20-week abortion ban passes Minnesota Senate panel after emotional testimony
ST. PAUL — A Minnesota Senate panel on Thursday, March 14, voted to outlaw abortion after 20 weeks of pregnancy, paving the way for the proposal to advance in the Legislature.
The bill would ban abortions on women who are past 20 weeks in their pregnancy except in cases of possible death or serious physical harm. Risk of substantial and irreversible psychological or emotional conditions would not be included.
Those who perform the procedure or attempt to perform it would be guilty of a felony under the proposal. And the woman who had an abortion, as well as the father of the unborn child, would be able to bring a civil lawsuit against the provider.
Supporters said the bill was needed to prevent a fetus from feeling pain during an abortion procedure and hoped to take up a debate about abortion in Minnesota after other states approved bills allowing abortions to take place later in pregnancy.
"These unborn children can feel pain, they are in many circumstances treated as a separate patient from the mother and as a society," bill author Sen. Michelle Benson, R-Ham Lake, said. "We need to start deciding when we want to protect human life."
A spokeswoman from Minnesota Citizens Concerned for Life also stood to support the bill.
Opponents, including physicians, civil liberties advocates and women who had abortions after 20 weeks, spoke against the bill and said it would pose a danger to the health of pregnant women.
“Women are getting sicker and physicians will be forced to allow them to get sicker than they otherwise would in order to prove the point that her life is at risk,” Siri Fibiger, Vice Chair of Minnesota Section of the American Congress of Obstetricians and Gynecologists, said earlier in the day. “We would anticipate seeing more women die.”
Less than 2 percent of abortions performed in the state in 2017 occurred after 20 weeks of pregnancy, according to the Minnesota Department of Health. And those who obtain them often learn their unborn children face severe medical conditions that they might not survive.
Tippy Amundson learned at her 20-week ultrasound in 2016 that her child had stopped developing and wouldn't live outside the womb. Her doctor said her reproductive system could fail if she didn't have an abortion within three weeks.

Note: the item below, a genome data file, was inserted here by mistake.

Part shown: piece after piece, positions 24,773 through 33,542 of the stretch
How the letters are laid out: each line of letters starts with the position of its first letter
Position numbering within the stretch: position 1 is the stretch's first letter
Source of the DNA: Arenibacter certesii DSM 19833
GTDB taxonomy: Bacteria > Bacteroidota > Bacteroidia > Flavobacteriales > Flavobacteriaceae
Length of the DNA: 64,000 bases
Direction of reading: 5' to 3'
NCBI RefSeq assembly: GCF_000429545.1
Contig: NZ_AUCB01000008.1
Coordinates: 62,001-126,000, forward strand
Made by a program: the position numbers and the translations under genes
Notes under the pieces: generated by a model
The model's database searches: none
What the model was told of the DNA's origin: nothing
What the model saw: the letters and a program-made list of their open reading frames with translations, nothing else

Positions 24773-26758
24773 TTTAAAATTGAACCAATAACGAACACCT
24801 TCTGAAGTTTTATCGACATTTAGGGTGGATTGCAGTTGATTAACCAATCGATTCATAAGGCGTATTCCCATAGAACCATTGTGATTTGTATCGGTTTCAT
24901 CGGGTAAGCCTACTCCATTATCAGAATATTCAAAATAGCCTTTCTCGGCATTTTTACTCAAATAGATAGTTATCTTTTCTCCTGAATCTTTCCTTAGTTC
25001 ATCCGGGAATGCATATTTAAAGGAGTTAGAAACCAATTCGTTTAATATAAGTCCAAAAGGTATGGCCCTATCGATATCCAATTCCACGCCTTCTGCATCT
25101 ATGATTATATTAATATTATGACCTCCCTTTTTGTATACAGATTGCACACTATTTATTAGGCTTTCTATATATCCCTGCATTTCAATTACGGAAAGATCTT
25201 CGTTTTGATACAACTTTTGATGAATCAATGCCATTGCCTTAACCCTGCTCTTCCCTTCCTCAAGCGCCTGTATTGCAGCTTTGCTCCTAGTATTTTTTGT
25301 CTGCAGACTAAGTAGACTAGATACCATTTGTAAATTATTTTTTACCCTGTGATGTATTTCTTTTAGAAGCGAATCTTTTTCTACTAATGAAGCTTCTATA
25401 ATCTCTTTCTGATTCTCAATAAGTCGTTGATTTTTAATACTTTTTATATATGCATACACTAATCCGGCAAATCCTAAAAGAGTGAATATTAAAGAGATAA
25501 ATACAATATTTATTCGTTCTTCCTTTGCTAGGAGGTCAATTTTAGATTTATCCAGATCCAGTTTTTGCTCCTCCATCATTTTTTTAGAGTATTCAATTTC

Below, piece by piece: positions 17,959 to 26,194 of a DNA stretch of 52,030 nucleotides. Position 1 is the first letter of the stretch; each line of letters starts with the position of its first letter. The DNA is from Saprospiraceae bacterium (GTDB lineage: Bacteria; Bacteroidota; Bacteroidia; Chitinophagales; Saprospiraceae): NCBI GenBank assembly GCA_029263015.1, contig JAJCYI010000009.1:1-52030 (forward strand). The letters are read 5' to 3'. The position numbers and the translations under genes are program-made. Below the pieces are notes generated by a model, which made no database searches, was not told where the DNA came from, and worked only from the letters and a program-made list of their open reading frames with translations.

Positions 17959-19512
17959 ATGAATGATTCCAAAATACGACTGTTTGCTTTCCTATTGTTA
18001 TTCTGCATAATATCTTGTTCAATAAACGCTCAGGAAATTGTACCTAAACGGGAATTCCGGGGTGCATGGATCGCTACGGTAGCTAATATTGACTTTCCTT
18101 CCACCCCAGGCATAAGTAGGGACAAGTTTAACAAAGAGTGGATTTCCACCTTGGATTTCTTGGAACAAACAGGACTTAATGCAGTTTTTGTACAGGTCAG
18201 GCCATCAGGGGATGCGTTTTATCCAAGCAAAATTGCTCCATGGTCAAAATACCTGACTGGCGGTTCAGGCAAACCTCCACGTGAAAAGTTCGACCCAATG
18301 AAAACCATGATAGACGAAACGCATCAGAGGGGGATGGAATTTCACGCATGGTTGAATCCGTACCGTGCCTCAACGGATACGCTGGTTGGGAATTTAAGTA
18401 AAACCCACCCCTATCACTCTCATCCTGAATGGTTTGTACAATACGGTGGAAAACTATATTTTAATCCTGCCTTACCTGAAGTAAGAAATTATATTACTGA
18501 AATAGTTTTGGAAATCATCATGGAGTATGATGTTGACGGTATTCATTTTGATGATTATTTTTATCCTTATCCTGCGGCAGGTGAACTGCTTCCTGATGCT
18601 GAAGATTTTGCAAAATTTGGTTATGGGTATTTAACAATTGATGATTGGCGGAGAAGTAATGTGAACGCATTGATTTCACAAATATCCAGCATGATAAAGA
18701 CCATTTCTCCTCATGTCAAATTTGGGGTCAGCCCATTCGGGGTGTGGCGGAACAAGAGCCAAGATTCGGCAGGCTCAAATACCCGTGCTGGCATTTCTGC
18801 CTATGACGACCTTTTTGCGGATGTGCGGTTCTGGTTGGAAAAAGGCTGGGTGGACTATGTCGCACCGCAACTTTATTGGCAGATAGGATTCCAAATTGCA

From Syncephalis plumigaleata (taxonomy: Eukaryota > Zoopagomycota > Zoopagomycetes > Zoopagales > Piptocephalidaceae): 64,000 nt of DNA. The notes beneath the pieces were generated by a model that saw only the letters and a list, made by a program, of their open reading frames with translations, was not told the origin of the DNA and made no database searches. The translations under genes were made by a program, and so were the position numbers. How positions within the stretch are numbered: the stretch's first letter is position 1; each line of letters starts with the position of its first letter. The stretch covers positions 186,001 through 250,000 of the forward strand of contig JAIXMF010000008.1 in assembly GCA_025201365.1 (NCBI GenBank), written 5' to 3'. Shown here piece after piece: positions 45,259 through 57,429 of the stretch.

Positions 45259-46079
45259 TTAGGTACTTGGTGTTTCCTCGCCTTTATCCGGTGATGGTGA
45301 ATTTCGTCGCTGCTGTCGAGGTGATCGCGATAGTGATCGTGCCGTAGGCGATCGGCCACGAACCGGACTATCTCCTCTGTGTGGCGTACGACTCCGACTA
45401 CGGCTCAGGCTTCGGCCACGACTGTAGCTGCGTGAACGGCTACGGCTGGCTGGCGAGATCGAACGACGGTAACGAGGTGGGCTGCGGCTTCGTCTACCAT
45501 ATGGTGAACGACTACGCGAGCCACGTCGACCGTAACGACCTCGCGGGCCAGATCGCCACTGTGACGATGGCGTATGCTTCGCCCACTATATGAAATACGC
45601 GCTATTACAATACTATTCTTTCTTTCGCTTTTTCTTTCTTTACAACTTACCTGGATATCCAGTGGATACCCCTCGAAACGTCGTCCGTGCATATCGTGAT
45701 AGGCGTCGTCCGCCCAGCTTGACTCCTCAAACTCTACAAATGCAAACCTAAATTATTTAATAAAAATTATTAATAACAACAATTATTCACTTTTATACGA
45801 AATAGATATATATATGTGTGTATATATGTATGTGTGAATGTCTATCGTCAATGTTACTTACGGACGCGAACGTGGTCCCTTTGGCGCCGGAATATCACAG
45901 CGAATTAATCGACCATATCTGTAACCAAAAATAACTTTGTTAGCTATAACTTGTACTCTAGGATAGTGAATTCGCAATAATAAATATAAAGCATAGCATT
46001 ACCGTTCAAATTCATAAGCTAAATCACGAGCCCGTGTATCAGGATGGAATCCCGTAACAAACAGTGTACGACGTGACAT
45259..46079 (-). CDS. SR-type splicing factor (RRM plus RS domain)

“Abortions are referred to as a choice, but I did not choose this,” Amundson said. “I had an abortion and the only reason I have my son today is because I had an abortion.”
The Senate Committee on Health and Human Services Finance and Policy on a voice vote advanced the bill to another Senate committee. And while Republican leaders in the Senate have said they'll pass measures limiting access to abortion this year, the bill won't have a path forward in the Minnesota House of Representatives where Democratic-Farmer-Labor lawmakers hold the majority.
Lawmakers on either side of the political aisle said measures dealing with women's reproductive rights and abortion access could fall into a legislative limbo this year in the country's only divided Legislature. Republicans committed to making the issue a campaign priority leading into 2020.
"I think most Minnesotans would say that when a child can feel pain, we should protect them," Benson said. "Senate Republicans are having a much more moderate Minnesotan-based conversation, we're not taking an abortion ban back to conception, we're saying when a child can feel pain, it deserves protection."
House Speaker Melissa Hortman said the issue would be a top campaign point in 2020 and predicted that Democrats would flip nine Senate seats currently held by Republicans.
“There are some members of the Minnesota Senate who are out of touch with their constituents on this issue," Hortman said.